Three Fort Wayne firefighters and eight Bearded Villains joined forces Saturday to help a local boy feel the breeze on his face once again.
Uriiyah Meyer, 12, uses a wheelchair. He can't walk or talk because part of his brain didn't form normally before birth. The rare condition is called schizencephaly and is thought to be caused by a fetal stroke early in the pregnancy.
When he was smaller, Uriiyah's mom and dad would take him to a park and push him in a swing designed to support children with disabilities. He loved the feeling of gliding through the air, his mom said.
But now that Uriiyah weighs about 150 pounds, lifting him from his wheelchair and lowering him into a swing isn't feasible for Alisha and Mike Meyer. What Uriiyah needed was a wheelchair platform swing.
So Alisha Meyer reached out to We Are RARE Inc., a Florida-based nonprofit that raises money for schizencephaly research and serves as an information source for families. The organization also makes grants and was eager to help the Meyer family.
“It is pretty cool. It's exciting,” Ron Casella, the nonprofit's co-founder, said about seeing the smile on a child's face the first time he tries out a new swing.
Casella said the special swing sets cost about $1,800. After arranging delivery to the Fort Wayne family, he hit the phones and found volunteers to assemble the equipment.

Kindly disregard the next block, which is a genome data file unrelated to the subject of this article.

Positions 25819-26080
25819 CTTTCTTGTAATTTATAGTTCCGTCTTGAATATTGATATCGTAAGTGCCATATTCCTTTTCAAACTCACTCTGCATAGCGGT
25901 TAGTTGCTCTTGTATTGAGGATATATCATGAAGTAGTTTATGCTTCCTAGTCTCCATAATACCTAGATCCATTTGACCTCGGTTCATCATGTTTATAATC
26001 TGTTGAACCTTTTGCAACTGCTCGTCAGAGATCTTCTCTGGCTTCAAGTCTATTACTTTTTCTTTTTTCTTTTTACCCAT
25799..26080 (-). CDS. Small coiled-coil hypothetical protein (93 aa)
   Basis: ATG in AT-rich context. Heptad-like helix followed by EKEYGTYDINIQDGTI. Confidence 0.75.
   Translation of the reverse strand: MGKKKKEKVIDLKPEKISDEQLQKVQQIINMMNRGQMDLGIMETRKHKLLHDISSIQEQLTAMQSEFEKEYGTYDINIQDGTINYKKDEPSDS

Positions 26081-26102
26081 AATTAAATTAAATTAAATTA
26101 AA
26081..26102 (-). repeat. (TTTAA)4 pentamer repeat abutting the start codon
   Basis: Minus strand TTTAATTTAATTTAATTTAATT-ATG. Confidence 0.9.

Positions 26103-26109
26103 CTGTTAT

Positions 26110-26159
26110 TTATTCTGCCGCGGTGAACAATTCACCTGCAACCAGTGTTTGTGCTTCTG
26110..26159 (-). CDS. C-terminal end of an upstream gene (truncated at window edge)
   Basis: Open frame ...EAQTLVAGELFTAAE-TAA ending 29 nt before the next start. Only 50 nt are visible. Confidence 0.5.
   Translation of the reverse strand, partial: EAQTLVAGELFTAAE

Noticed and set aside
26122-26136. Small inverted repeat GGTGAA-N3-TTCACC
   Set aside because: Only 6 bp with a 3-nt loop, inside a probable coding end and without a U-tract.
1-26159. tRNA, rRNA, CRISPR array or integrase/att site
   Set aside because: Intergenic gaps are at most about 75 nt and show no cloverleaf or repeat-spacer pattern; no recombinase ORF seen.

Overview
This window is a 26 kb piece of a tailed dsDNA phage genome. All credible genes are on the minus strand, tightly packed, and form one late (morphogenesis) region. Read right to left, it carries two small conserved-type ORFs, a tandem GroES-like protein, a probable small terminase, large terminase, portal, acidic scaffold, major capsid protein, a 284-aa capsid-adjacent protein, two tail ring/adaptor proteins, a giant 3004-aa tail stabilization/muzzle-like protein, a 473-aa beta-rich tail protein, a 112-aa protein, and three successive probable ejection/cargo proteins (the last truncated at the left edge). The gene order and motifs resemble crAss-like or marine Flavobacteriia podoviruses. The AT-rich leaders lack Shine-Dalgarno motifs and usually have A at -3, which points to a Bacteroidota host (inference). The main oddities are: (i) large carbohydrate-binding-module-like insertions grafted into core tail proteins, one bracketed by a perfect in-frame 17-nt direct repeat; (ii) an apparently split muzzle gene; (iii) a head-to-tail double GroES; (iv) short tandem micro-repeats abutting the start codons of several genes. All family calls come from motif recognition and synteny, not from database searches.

That's where the firefighters from Station 15 and the Bearded Villains entered the picture.
Fort Wayne Fire Department staff volunteers time to some special projects like this, firefighter Travis Hostler said.
“We always appreciate the opportunity to help the community,” he said, adding it's especially nice when it's not an emergency situation.
The Bearded Villains of Northern Indiana is a group of about 30 guys who are as devoted to supporting charitable causes as they are to their facial hair. They volunteer at soup kitchens, clothing drives and other fundraisers.
Eight members, who consider themselves “beard enthusiasts,” showed up for Saturday's build, some from as far away as northwest Indiana. One member drove in from Wisconsin to participate.
Brian Phillips, the northern Indiana chapter's captain, said his nonprofit wants people to know that “not every big, bearded, tattooed guy is scary.” And they don't all ride motorcycles.
His members wielded drills, hammers and levels to ensure the platform swing was sturdy and safe. The build took about two hours, including 30 minutes or more spent making sure the platform where Uriiyah's wheelchair would sit was level and high enough off the ground to allow for a swinging motion.
The project was more challenging because a morning downpour made the ground marshy, and space is relatively tight between the trailers parked in Dupont Estates.
When the task was completed, Uriiyah's wheelchair was wheeled onto the platform and strapped into place. Once the swing started moving, Uriiyah's smile was one of pure joy.
“He's such a good little boy, and he's such a happy little dude. He's so deserving of this,” Alisha Meyer said. “We are, seriously, so grateful.”
She wishes public playgrounds would install wheelchair platform swings.
“Every kids wants to be included, whether they're in a wheelchair or not,” she said. “This gives him the opportunity to feel like a normal kid.”